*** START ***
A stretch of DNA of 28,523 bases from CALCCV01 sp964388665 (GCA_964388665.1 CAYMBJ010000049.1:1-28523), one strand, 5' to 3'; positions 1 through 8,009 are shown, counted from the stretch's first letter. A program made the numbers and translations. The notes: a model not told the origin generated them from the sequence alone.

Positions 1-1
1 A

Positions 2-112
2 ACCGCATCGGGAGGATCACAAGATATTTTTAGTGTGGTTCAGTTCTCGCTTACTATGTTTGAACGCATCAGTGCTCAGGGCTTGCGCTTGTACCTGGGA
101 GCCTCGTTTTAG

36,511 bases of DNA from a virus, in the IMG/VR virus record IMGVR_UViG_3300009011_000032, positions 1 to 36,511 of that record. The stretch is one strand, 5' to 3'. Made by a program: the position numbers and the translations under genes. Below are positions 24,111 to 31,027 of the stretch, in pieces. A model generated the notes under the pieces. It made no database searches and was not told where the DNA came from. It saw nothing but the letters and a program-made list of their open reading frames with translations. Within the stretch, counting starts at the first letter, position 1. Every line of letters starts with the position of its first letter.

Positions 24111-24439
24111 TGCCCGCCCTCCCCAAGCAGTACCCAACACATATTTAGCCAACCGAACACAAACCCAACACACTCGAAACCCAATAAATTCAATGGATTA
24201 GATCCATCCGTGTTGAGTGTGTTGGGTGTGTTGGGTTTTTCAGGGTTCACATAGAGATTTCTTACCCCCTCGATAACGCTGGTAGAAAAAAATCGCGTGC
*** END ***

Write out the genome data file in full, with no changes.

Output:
A stretch of DNA of 28,523 bases from CALCCV01 sp964388665 (GCA_964388665.1 CAYMBJ010000049.1:1-28523), one strand, 5' to 3'; positions 1 through 8,009 are shown, counted from the stretch's first letter. A program made the numbers and translations. The notes: a model not told the origin generated them from the sequence alone.

Positions 1-1
1 A

Positions 2-112
2 ACCGCATCGGGAGGATCACAAGATATTTTTAGTGTGGTTCAGTTCTCGCTTACTATGTTTGAACGCATCAGTGCTCAGGGCTTGCGCTTGTACCTGGGA
101 GCCTCGTTTTAG

36,511 bases of DNA from a virus, in the IMG/VR virus record IMGVR_UViG_3300009011_000032, positions 1 to 36,511 of that record. The stretch is one strand, 5' to 3'. Made by a program: the position numbers and the translations under genes. Below are positions 24,111 to 31,027 of the stretch, in pieces. A model generated the notes under the pieces. It made no database searches and was not told where the DNA came from. It saw nothing but the letters and a program-made list of their open reading frames with translations. Within the stretch, counting starts at the first letter, position 1. Every line of letters starts with the position of its first letter.

Positions 24111-24439
24111 TGCCCGCCCTCCCCAAGCAGTACCCAACACATATTTAGCCAACCGAACACAAACCCAACACACTCGAAACCCAATAAATTCAATGGATTA
24201 GATCCATCCGTGTTGAGTGTGTTGGGTGTGTTGGGTTTTTCAGGGTTCACATAGAGATTTCTTACCCCCTCGATAACGCTGGTAGAAAAAAATCGCGTGC